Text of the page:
Hemerocallis Gall Midge

Courtesy of the Royal Horticultural Society, England

The hemerocallis gall midge Contarinia quinquenotata is a specific pest of daylilies (Hemerocallis species and cultivars). It is of widespread occurrence in northern and central Europe but was not found in Britain until June 1989, when samples of the distinctively damaged flower buds were brought to the Advisory Service at Wisley from a private garden in Weybridge, Surrey. It had evidently been in Britain unnoticed for at least one year prior to that as it soon became apparent that the infestation was more widespread than the Weybridge area. Since then, hemerocallis gall midge has continued to spread but is still largely confined to south east England. All the samples received at Wisley up to the end of 2000 were south of a line drawn from the Severn to the Wash, with no records as yet from south west England.

The midge overwinters in the soil and adults emerge during May-June. The females, which are 2mm long greyish-brown flies, lay eggs on the developing flower buds. The larvae are semi-transparent white maggots that grow up to 3mm long. They develop within the buds and their feeding activities cause buds to become abnormally squat and swollen. Galled buds fail to open and either dry up or rot. The petals within the buds are abnormally swollen and crinkled, and larvae can be found living at the base of the petals in a watery liquid. As many as 382 larvae have been found in a single bud, which may be the progeny of more than one female. When fully fed, the larvae leave the buds and go into the soil where they overwinter inside silk cocoons. There is only one generation a year and flower buds that develop after the first week of July are likely to escape damage. Galled buds begin to appear during late May or early June. In severe attacks a large proportion of the buds developing during June may fail to open.

Image showing normal buds and damaged buds


None of the pesticides available to amateur gardeners carries any label recommendations for use against gall midges. The larval stage is concealed within the buds and therefore difficult to reach with a pesticide. The adult stage is more vulnerable but is active over a period of about six weeks during which egg laying can take place. Galled buds should be picked off and destroyed before the larvae are able to complete their feeding. This will reduce damage in the following year but the effectiveness of this depends on how thorough the galled bud-picking is done and whether nearby gardens also have infested plants.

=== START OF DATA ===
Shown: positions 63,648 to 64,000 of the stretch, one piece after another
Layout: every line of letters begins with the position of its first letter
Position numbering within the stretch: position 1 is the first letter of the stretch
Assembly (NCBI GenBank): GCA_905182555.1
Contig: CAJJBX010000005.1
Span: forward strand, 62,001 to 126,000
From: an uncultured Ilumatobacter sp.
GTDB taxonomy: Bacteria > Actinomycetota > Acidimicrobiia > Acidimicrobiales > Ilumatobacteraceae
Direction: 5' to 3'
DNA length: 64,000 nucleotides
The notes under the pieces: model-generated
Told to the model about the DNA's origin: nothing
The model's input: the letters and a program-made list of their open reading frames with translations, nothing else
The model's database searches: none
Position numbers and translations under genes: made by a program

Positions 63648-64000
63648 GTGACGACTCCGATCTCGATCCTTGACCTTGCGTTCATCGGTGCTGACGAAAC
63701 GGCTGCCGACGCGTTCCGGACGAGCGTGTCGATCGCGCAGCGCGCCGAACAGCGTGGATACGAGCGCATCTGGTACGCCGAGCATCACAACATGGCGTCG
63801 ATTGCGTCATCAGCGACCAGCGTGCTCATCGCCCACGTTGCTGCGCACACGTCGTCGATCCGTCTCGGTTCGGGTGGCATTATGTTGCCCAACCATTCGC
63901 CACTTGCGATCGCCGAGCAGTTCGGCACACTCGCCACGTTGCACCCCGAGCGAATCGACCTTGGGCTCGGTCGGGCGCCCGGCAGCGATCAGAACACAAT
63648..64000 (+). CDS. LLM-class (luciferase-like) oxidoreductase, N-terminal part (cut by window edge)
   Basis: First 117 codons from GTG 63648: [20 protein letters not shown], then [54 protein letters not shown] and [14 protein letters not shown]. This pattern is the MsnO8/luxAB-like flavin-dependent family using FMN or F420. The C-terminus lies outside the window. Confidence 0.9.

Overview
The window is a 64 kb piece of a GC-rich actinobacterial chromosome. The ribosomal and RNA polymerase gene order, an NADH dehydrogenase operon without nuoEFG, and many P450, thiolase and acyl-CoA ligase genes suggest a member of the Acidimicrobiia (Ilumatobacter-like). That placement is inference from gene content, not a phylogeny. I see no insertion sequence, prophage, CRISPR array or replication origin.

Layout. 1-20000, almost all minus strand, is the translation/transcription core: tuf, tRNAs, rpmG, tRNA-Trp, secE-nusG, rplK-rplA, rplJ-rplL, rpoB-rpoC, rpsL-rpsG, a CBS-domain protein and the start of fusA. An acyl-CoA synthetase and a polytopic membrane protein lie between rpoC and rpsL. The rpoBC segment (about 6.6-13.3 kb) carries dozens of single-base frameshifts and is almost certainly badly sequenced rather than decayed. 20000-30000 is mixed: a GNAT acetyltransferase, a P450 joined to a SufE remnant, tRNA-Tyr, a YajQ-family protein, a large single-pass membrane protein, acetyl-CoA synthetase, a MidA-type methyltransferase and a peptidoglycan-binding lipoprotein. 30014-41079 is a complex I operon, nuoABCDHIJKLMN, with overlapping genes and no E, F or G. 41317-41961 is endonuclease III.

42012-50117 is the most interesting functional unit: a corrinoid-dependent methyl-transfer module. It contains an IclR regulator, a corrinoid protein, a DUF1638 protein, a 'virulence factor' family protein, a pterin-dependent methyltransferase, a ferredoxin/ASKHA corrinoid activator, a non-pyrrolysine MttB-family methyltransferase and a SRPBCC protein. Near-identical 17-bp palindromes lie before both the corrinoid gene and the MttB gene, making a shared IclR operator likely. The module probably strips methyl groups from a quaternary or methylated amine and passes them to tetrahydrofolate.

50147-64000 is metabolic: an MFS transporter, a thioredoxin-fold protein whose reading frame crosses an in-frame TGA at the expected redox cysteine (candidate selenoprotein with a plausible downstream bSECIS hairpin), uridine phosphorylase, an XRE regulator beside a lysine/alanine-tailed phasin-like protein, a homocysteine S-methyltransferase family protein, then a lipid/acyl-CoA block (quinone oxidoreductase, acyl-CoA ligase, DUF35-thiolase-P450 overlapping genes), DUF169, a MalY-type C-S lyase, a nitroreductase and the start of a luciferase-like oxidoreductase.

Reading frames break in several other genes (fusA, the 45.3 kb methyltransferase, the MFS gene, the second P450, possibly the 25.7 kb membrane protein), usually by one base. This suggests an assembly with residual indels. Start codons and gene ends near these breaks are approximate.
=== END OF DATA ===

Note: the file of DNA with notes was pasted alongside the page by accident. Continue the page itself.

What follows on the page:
Late-flowering cultivars

The RHS Garden at Wisley has a large collection of Hemerocallis species and cultivars. Since the arrival of the gall midge, records have been kept of species and cultivars which produce a worthwhile display of flowers after the period of damage ends in early July. Many of the plants listed below have a flowering period that begins before that time and so they are susceptible during the early part of their flowering period. In the following list, those species and cultivars that are listed in the "RHS Plant Finder 2001-2002" are indicated in bold type. Those which are not listed may be difficult to purchase from commercial sources. The cup symbol indicates that the cultivar has been awarded the RHS Award of Garden Merit (AGM). A * indicates that the plant was producing a good show of flowers in mid-July; **indicates that the flowering period extends into early August. Colours (y=yellow; o=orange; p=pink; r=red; pu=purple; a=apricot; c=cream) refer to the main colour of the flower.

Amersham *r
Apple Tart *r
Aten **y
Azur *o
Banbury Canary *y
Barbary Corsair *pu
Bibury *o
Blushing Belle *o
Bowl of Roses *o
Burford *y
Burning Delight *o cup
Butterscotch Charm **y
Cartwheels *y cup
Chartreuse Magic *y cup
Chief Sarcoxie *r cup
Chicago Sugar Plum *pu
Christmas Is *r/y
Cinnamon Glow *o
Colour Me Mellow *y
Corky *y cup
Cynthia Mary **r
Daring Reflection **pu
Ed Murray **pu
Fairy Tale *a
Fiery Messenger *r
Frans Hals **y
George Cunningham *y
Gold Crest *y
Golden Gate *y
Golden Peace **o
Golden Scroll *o
Green Flutter **y cup
Heaven's Trophy **o
Helios *r
Hemerocallis fulva **o
H. fulva 'Flore Pleno' **o
H. lilioasphodelus **o cup
H. multiflora **o
His Pastures Green *y
Jake Russell *y
Jane Graham *o
Janet *y
Joan Senior **c
Lady Fermor Hesketh *y
La Peche *a
Lemon Bells *ycup
Little Grapette *pu
Little Wine Cup **pu
Loving Memories *c
Luminous Jewell *c
Magic Dawn *p
Marion **y
Marion Vaughn **y cup
Michele Coe **o
Mighty Mogul **pu
Missenden *r cup
Moroccan Summer **y
Neyron Rose *p cup
Nob Hill **y
Nova **y cup
Optic Elegance **y
Oriental Ruby **r
Pardon Me **pu
Peaks of Otter **pu
Pink Damask **p cup
Pink Prelude **p
Prairie Charmer *a/pu
Red Precious **r cup
Ruffled Apricot *a
Rumble Seat Romance *y/pu
Scarlet Flame **r
Stafford **r
Stella de Oro **y cup
Stoke Poges *p cup
Tetrina's Daughter **o cup
Torpoint *o
Veiled Organdy *y
Viva Shanti **pu/r
Washington Duke Memorial *o
Welcome Mat *o
Whichford *y cup
White Coral *a
Windsong *y

The above is not an exhaustive list of late-flowering cultivars and there are likely to be others that are not grown at Wisley.


Please remember that this information is specific to south east England.

The above extract from The Royal Horticultural Society Entomology Advisory Leaflet Number 28, May 2001 and the accompanying line drawing are reproduced here by permission of Andrew Halstead, Senior Entomologist with the RHS. They are RHS copyright and are not to be copied or reproduced without prior permission.

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